I was invited to Tunisia to participate in the 4th Oasis Road International Forum on Photography.
On the third day of the forum I awoke at dawn and looked out to see this beautiful pre-dawn sunrise. I took a quick picture from the window of my room and tried to go back to sleep. However, after a few minutes I was still wide awake and the dramatic cloud sunrise was still there, so I decided to get up and try and do some pictures from the sand dunes just outside the hotel.
Once outside I was confronted by a seven-foot high wall with no doors that prevented anyone from accessing the sand dunes a few yards away. Though disappointed, I saw this beautiful reflection in the hotel's swimming pool and was rewarded with an impactful image.
The trip to Tunisia and participation in the photo forum in the oasis community of Kebili proved to be like this morning's sunrise...surprising and rewarding.
Here are a few photos and thoughts on my visit to Tunisia's oasis community |
After a flight from Cairo, a few hours waiting in a Tunis restaurant for other participants to arrive and a seven hour minibus ride, we arrived in Kebili at midnight and were housed in a youth hostel for the night. I did not know what was planned for the four day photo forum, so I decided just to enjoy myself and go with the flow.
The next day was jammed packed with all sorts of visuals and impressions |
I've never seen a palm tree that is hollowed out in the middle. It was thriving and producing dates. The date harvest in Tunisia comes late in the season in November as opposed to most everywhere else when it takes place in October.
Great feeling in Old Kebili and the date palm orchard grove. So peaceful and quiet. Just the sounds of dates dropping and the breeze rustling the palm fonds.
The day ended at sunset after a spectacular traditional cultural display of horse acrobats, dancing and music.
Day Two | The Hot Springs
We started the day visiting a strange hot spring complex where hot water cascaded down an algae covered metal structure and over a series of steps that surrounded the hot spring and then into channels that led into the date palm groves.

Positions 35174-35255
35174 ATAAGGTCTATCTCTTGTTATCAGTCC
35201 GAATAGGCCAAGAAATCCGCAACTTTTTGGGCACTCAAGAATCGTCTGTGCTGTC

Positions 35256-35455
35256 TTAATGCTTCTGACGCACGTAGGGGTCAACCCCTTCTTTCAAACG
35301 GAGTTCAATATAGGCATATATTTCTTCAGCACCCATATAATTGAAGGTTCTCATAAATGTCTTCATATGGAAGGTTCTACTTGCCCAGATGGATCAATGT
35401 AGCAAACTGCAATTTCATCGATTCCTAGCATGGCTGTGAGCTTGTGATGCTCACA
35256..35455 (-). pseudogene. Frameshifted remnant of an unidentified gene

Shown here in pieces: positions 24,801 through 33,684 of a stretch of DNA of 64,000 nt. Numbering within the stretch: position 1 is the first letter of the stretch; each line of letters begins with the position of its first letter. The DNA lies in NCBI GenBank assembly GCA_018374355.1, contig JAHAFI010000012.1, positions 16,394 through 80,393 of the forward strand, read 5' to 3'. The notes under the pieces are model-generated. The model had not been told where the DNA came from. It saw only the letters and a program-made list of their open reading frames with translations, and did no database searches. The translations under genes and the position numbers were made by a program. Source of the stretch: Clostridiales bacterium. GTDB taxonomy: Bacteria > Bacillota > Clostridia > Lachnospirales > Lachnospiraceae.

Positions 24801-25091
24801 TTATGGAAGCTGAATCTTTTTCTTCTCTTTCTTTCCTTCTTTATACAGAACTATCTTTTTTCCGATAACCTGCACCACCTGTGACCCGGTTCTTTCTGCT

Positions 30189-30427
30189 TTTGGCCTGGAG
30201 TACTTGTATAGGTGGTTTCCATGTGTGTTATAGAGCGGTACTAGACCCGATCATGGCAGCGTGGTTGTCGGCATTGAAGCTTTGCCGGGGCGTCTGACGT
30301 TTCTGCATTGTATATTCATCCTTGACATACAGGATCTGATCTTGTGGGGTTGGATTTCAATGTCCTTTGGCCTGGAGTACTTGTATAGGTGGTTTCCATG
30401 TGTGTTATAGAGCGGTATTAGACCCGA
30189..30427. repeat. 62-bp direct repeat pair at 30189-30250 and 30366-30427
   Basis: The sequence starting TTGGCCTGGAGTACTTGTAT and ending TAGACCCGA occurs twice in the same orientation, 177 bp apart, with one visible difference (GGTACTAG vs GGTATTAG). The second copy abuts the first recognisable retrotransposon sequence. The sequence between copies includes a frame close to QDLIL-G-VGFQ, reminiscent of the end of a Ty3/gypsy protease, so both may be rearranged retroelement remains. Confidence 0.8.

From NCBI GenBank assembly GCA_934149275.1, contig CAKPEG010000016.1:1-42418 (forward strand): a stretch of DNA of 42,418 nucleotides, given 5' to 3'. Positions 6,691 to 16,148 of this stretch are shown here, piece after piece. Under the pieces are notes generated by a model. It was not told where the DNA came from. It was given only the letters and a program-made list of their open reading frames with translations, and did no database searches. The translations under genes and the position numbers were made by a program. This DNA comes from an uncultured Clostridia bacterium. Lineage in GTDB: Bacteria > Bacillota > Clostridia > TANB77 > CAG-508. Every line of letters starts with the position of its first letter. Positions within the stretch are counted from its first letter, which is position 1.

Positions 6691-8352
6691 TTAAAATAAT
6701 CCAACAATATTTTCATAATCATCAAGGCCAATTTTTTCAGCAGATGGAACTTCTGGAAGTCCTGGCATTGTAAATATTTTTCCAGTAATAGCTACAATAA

As it turned out today was the day to visit these strange hot springs structures. After the second hot spring, I was like "not another one of these places." But in reality they are fascinating structures and though nobody seemed to know much about them, I was able to piece together their story and their relationship with the region and the date groves.
The oasis community that stretches 60 kilometers from Douz to Fatnassa is located along the lake shore line of the Chott el Djerid. Interspersed along the shore are these hot spring structures that obviously point to geo-thermal activity under the surface of the usually dry lake. The Kebili oasis region is very dry and extremely hot in the summer and gets only a little over three inches of rain annually - yet has one of the largest concentration of date palm groves in the Middle East.
What school teacher, Tawfik Ichbeh, and owner of 50 date trees told me is that the hot springs waters which are cooled somewhat by the cascading water is then channeled into the date palm groves to irrigate them. However, he pointed out that he believes many of his trees which are located close to the main irrigation canal benefit from the water, but are also negatively impacted by the warm temperatures that he claims damage the nutrients and creatures that contribute to the fertility of the earth.